• you want fast feedback and to change culture
  • big and understood at a glance, should be aesthetically pleasing
  • new JIRA wallboard – section of the wallboard cycles between burndown, relative performance and review blockers
  • built as a plugin that renders gadgets, just need a wallboard view mode
  • choose same bar colour to get gadgets to rotate
  • alpha now, works well in Firefox 3.6 currently

Getting Started with Plugin Development (Matt Ryall)

  • plugins don’t require Java, can use HTML, CSS and jQuery
  • don’t need a JAR file, can just upload an XML descriptor file if simple or you can use the Atlassian Plugin SDK
  • easily add a link to company intranet – create a web item plugin, put in an XML template, upload directly into Confluence
  • project status macro – user macro with a snippet of HTML, put into an XML template, upload
  • expose Cruise Control if it has JSON or a web service interface

Build Atlassian Plugins with Groovy (Paul King)

Atlassian Summit Day 2

  • overview of Groovy
  • scripting plugins to write Groovy inline
  • benefit in environments where you can’t restart JIRA / Confluence

Fedex Champions (Seb Rulz)

  • every 3 months, 40 pizzas and a few hundred beers
  • developers – breaks routine, improves morale, bragging rights
  • company – improves morale, fosters creativity, improves products
  • idea must relate to Atlassian, starts with a short idea statement (shipping order)
  • work overnight, at 3pm keyboards down and present, also present the failures

Mastering JIRA Workflows

Christina Bang spoke on lessons learnt in relation to JIRA workflows. She has a cheat sheet for JIRA workflows on the summit website.

Atlassian Summit Day 2

  • best feature of JIRA
  • Atlassian has workflows for budget approvals, kudos, audit trails for permanent records (such as approval to work on open source projects), any business process to replace a piece of paper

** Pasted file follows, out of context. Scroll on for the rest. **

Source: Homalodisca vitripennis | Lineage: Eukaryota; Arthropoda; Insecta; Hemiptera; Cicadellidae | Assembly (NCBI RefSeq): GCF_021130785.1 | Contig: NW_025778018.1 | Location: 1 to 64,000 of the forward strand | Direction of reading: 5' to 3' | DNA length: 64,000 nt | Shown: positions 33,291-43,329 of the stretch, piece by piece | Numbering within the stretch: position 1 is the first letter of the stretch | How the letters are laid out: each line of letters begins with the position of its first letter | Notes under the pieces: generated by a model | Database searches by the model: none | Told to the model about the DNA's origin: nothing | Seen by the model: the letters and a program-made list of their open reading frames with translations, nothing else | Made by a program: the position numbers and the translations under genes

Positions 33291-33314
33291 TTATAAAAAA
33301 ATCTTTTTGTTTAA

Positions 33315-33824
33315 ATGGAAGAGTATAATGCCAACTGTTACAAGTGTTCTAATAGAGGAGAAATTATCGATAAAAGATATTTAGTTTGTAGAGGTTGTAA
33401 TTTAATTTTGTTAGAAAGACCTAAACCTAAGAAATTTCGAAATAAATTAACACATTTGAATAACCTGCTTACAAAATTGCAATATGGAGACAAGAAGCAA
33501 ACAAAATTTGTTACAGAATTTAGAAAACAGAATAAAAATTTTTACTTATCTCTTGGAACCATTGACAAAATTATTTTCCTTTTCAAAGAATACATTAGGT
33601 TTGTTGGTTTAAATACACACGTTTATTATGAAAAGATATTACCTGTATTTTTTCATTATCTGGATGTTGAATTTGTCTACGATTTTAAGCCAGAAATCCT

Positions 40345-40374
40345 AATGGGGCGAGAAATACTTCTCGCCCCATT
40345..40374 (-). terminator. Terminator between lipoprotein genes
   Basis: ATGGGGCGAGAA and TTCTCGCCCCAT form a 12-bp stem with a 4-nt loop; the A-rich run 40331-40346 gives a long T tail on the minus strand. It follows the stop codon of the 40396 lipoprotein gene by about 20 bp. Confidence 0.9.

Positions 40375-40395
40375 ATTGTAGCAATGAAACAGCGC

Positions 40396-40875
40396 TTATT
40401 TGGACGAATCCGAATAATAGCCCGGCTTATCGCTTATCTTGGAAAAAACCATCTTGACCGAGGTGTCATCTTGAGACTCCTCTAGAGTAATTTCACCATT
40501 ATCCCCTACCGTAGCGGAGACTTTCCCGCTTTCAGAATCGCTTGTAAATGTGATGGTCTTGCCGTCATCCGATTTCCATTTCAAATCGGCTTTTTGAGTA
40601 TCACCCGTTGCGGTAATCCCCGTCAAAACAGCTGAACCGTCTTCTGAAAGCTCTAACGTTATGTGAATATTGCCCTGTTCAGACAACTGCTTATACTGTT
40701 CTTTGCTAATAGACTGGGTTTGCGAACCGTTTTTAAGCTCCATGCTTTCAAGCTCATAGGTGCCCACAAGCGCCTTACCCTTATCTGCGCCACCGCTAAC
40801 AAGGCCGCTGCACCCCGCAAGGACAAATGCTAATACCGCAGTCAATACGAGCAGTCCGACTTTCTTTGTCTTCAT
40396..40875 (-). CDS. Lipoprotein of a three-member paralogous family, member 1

• push process (hand off to someone else) versus pull process (unassigned, issues in waiting eg. support tasks)
  • issues always have a state and resolution (done or not done)
  • transitions are powerful, they have conditions (restrictions to move through the process), validators (fill out a field before proceeding), post functions (do things automatically)
  • schemes give you fine grained control, give you flexibility, be careful with how you name them
  • “Unresolved” == field has no value
  • default workflow was written with software development in mind, and that Atlassian is an open company (resolved == done and closed == shipped)
  • powerful + flexible = complex
  • what ever you do (K.I.S.S.) – the fewer steps, people will actually want to use the system
  • visualise your workflow, identify things to edit, plan transitions and test by walking a through issues through the workflow
  • JIRA workflow plugins – free (JIRA Suite Utilities for comparing number conditions, mandatory field transitions and copy field values, JIRA Toolkit for notifications and time since last comment and JIRA Misc Workflow Extensions for previous status and comment required) and commercial (JIRA Workflow Designer)
  • build your workflow in XML or build your own plugins
  • number in brackets after transition are useful when wanting to do different conditions
  • resolutions are global in JIRA, so you see them for every workflow (there is a JIRA property to hack and hide the resolutions)
  • visualise workflows – a couple of plugins, mostly commercial – Workflow Visualization Plugin was recommended (uses Graphviz)

JIRA Studio: Development In The Cloud

Kamal Nabijee from Razorfish spoke on building software in the cloud:

  • agile like process – concept, foundation, iterations, stabilization and launch
  • user stories are core to all of the deliverables – defines the customer experience and build everything around that story
  • 3 week iteratons, cut off to QA and code freeze in the third week

Shibab Hamid then spoke about how they do it at Atlassian when they integrated Google:

Atlassian Summit Day 2

  • JIRA Studio + Google Apps gives a complete development, collaboration and communication hosted solution
  • Google Talk embedded within JIRA Studio
  • concept was “tight integration and cool shit”, but the constraints were a distributed team and Google and hosting constraints

Kaizen with Greenhopper: Visualising Agile & Kanban Storywalls

The session I presented to a good crowd. The slides are available in a separate post.